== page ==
Appellant attacks his conviction on count 2 on two grounds. First, that Section 1001, under which the indictment is laid, does not reach oral and voluntary statements made to investigating officers which are not required by law, rule or regulation to be given to an agency or department of the United States government. The statute says in effect that whoever, in any manner within the jurisdiction of any department or agency of the United States knowingly and willfully falsifies, conceals or covers up by any trick, scheme or device a material fact, or makes any false or fraudulent statements or representations, shall be punished as provided therein. Until the enactment of Section 1001, the law condemned only the making of false claims for the purpose of pecuniarily defrauding the government and the purpose of the Amendment in 1934, Act of June 18, 1934, 48 Stat. 996, was "to protect the authorized functions of governmental departments and agencies from the perversion which might result from the deceptive practices described." United States v. Gilliland, 312 U.S. 86, 61 S. Ct. 518, 522, 85 L. Ed. 598. See also United States v. Bramblett, 1955, 348 U.S. 503, 75 S. Ct. 504. The Gilliland case involved false statements made to the Department of Interior in pursuance of valid rules and regulations. The Bramblett case involved false and fraudulent representations made to the Disbursing Office of the House of Representatives, apparently for the purpose of obtaining disbursements for the defendant's benefit.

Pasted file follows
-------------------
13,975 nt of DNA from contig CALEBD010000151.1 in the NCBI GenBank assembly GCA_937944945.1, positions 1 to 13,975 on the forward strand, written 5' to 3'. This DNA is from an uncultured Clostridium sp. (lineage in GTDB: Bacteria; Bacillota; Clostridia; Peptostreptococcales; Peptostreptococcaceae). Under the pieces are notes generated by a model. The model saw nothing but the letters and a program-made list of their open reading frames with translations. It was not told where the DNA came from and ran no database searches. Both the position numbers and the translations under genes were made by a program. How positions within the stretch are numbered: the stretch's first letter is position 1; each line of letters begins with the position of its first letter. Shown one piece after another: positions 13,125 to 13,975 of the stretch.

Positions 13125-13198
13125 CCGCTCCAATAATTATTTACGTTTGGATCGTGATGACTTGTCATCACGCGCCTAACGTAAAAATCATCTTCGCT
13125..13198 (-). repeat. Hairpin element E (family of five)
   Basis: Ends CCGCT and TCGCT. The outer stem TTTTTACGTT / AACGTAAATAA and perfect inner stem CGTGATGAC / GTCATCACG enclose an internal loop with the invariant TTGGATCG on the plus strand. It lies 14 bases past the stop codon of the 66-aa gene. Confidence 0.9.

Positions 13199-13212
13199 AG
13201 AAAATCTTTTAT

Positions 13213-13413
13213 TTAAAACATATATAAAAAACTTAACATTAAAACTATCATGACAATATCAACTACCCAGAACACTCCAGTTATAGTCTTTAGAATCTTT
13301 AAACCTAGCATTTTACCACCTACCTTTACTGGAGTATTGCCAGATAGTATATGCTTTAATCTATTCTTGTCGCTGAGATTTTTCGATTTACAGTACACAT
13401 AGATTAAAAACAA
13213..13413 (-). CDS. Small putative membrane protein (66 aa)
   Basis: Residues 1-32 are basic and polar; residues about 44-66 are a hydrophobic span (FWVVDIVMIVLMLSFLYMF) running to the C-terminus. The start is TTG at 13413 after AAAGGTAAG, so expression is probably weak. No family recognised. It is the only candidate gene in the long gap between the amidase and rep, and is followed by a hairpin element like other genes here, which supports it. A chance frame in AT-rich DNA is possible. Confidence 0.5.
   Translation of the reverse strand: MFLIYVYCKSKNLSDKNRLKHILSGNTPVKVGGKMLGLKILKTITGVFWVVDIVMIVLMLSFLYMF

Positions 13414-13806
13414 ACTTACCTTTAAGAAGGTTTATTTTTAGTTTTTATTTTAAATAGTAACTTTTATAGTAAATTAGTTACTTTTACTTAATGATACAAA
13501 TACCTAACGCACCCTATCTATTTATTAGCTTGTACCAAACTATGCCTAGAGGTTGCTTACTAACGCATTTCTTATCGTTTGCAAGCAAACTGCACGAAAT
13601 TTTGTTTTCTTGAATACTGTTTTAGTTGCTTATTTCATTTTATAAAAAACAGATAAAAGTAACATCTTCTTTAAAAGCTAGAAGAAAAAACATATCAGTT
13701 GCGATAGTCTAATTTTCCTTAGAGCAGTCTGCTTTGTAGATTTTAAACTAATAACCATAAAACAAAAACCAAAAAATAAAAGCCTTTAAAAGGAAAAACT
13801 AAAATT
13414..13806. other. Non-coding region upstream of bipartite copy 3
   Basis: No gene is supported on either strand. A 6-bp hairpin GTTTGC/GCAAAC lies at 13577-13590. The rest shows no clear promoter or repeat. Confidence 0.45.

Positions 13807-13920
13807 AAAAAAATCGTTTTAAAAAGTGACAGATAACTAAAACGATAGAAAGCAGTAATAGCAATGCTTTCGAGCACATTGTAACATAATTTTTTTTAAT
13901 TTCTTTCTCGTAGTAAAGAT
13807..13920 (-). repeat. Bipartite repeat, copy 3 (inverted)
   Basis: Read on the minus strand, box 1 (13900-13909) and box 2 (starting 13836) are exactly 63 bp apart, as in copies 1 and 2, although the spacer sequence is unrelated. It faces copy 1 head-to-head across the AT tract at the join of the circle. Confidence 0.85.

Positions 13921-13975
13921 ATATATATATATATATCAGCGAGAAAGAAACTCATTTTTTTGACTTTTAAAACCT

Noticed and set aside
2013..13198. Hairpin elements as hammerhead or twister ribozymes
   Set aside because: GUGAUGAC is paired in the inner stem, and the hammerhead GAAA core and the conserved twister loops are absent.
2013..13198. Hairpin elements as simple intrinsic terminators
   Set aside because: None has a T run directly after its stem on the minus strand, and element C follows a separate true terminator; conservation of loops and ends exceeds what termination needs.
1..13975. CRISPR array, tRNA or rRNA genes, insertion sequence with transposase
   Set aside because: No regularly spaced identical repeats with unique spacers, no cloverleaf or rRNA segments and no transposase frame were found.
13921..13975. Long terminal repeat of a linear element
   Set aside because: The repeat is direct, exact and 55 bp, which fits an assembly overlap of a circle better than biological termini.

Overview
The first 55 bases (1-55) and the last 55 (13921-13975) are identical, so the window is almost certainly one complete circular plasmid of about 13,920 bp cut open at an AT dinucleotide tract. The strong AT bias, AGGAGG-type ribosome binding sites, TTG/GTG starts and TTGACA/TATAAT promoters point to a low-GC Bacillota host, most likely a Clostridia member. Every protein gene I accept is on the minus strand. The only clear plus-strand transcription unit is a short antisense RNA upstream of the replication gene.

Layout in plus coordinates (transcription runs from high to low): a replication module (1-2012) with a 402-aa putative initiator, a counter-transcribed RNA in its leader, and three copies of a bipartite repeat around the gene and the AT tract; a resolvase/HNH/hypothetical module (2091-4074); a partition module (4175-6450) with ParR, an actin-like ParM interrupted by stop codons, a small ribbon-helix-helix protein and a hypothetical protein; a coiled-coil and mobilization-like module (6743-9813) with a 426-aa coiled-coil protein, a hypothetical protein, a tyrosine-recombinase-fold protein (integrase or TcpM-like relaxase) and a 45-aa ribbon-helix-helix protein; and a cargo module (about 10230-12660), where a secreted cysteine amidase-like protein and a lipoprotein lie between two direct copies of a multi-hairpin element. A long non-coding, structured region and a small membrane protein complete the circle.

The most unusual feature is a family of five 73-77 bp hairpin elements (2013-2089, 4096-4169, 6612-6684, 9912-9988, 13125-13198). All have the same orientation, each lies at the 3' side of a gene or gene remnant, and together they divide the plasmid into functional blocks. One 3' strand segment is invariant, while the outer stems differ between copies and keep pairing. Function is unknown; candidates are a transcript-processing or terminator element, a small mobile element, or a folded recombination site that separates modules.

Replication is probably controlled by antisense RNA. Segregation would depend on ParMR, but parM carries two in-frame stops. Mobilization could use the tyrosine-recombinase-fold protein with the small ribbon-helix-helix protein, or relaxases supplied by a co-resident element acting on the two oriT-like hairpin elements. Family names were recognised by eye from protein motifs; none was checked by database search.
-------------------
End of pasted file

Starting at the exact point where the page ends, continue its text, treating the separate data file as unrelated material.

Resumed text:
It is said, however, that a statement not made in obedience to law, rule or regulation is not a matter within the jurisdiction of a department or agency of the United States within the meaning of the statute, and taking that view in United States v. Levin, 133 F. Supp. 88, from the District of Colorado, Judge Pickett dismissed an indictment based upon a false statement made to an agent of the Federal Bureau of Identification. Judge Chesnut was of like mind in United States v. Stark, 131 F. Supp. 190, also involving a statement to an agent of the Federal Bureau of Identification. Applying the rule of ejusdem generis, he construed the critical word "statement" in the statute as partaking of the word "representation" which followed it in the text. Given this connotation, the court took the view that in its statutory sense, the word "statement" contemplated an affirmative statement voluntarily made for the "purpose of making claim upon or inducing improper action by the government against others."